Foreclosures and Professional Liability

The UnitedThe United States Supreme Court has used similar considerations in restricting federal securities law liability under section 10(b) of the 1934 Act (15 U.S.C. § 78; (b)) and rule 10(b)-5 of the SEC. (See Blue Chip Stamps v. Manor Drug Stores, supra, 421 U.S. at p. 746 [44 L.Ed.2d at p. 555].)FN 13.

The arguments cite that unsophisticated third parties who rely on audit reports are left unprotected by our decision. In our view, the argument itself poses a dilemma. If a third party possesses sufficient financial sophistication to understand and appreciate the contents of audit reports (which often include complex financial data and accounting language as well as technical terms like “Generally Accepted Accounting Principles” and “Generally Accepted Auditing Standards”), he or she should also be aware of their limitations and of the alternative ways of privately ordering the relevant risks. If, on the other hand, a third party lacks the threshold knowledge to understand the audit report and its terms, he or she has no reasonable basis for reliance. In either event, there is no sound basis to extend potentially unlimited liability based on any alleged lack of sophistication.

The United States Supreme Court has used similar considerations in restricting federal securities law liability under section 10(b) of the 1934 Act (15 U.S.C. § 78; (b)) and rule 10(b)-5 of the SEC. (See Blue Chip Stamps v. Manor Drug Stores, supra, 421 U.S. at p. 746 [44 L.Ed.2d at p. 555].)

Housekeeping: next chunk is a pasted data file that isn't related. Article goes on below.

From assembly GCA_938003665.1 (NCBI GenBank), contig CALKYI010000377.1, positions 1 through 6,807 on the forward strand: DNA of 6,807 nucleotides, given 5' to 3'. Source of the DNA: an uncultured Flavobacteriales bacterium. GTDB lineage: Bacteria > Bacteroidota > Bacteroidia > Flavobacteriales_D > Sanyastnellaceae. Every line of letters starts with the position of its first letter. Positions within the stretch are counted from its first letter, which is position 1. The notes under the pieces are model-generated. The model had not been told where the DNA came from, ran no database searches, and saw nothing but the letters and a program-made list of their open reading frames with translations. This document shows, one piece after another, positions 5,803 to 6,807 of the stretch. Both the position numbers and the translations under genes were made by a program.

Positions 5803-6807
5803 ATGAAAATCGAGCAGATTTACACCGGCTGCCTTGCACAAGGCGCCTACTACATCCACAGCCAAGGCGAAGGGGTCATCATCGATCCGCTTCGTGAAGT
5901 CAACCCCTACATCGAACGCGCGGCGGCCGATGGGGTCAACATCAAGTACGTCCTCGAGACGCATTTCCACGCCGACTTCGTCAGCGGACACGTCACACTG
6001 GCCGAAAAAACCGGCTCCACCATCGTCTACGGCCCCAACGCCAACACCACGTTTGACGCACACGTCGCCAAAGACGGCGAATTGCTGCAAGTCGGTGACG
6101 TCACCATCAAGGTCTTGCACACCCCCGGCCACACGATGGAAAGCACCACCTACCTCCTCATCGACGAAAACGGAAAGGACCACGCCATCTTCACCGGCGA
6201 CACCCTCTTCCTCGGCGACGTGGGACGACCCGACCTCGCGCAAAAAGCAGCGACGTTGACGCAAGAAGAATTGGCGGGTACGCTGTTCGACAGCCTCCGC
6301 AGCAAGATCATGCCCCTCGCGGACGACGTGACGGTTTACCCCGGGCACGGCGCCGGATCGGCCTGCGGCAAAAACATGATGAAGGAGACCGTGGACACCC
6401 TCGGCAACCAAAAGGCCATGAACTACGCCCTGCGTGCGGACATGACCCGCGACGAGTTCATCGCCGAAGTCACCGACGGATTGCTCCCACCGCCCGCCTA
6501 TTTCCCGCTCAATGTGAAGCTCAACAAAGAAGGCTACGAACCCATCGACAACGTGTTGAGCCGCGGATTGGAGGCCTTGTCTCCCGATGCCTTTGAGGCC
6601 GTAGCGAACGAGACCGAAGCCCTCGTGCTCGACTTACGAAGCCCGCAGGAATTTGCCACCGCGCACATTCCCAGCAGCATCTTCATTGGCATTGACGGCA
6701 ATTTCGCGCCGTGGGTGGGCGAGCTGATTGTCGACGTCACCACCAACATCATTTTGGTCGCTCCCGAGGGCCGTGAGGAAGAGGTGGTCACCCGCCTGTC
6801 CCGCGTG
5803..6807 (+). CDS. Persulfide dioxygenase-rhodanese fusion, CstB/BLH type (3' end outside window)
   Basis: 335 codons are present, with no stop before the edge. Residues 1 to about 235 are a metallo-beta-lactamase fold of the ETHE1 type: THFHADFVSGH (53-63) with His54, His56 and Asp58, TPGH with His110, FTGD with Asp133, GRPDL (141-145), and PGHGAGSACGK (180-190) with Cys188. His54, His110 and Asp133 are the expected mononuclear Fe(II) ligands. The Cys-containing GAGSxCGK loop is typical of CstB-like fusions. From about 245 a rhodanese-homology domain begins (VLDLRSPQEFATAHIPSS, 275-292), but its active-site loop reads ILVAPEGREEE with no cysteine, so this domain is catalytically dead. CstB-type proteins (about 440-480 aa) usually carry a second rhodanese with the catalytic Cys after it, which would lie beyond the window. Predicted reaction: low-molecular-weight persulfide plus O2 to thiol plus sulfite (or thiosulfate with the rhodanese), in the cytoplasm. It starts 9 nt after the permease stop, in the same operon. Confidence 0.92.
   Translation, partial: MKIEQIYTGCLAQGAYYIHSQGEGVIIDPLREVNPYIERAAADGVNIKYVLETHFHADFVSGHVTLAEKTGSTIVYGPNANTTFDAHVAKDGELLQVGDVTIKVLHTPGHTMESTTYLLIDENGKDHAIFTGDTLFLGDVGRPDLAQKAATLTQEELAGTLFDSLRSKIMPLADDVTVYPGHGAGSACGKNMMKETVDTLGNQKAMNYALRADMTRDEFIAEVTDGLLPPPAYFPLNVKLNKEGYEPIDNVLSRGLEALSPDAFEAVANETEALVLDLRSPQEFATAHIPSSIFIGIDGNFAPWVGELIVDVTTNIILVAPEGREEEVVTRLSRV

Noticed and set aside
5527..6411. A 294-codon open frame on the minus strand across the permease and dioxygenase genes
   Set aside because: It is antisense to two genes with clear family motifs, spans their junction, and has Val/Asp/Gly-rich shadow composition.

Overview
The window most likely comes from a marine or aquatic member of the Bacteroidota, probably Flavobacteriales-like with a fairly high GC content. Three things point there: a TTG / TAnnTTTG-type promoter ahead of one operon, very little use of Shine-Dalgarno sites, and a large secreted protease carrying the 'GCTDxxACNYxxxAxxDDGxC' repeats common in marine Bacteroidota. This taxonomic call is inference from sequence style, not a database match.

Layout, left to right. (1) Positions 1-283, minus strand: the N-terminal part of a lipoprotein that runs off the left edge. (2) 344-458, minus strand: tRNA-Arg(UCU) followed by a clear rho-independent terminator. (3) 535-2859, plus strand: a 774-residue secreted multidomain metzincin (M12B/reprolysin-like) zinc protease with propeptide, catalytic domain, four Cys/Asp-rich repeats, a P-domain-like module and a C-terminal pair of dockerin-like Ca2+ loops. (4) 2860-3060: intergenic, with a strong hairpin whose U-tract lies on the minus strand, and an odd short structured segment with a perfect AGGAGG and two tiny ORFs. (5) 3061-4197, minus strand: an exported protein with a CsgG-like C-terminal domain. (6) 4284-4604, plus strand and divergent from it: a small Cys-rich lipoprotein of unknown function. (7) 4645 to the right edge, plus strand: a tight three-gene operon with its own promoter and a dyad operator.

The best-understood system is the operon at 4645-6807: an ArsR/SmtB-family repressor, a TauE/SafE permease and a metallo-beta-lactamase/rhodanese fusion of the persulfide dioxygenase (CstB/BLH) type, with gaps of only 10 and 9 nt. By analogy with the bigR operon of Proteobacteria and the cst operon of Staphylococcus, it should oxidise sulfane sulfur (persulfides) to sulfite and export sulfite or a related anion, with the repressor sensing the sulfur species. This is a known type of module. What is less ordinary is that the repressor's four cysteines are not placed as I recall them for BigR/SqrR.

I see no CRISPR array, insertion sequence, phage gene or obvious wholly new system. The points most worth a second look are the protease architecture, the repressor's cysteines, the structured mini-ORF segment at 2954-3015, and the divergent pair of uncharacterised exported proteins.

¬FN 13.

The dissent argues that unsophisticated third parties who rely on audit reports are left unprotected by our decision. In our view, the argument itself poses a dilemma. If a third party possesses sufficient financial sophistication to understand and appreciate the contents of audit reports (which often include complex financial data and accounting language as well as technical terms like “Generally Accepted Accounting Principles” and “Generally Accepted Auditing Standards”), he or she should also be aware of their limitations and of the alternative ways of privately ordering the relevant risks. If, on the other hand, a third party lacks the threshold knowledge to understand the audit report and its terms, he or she has no reasonable basis for reliance. In either event, there is no sound basis to extend potentially unlimited liability based on any alleged lack of sophistication.

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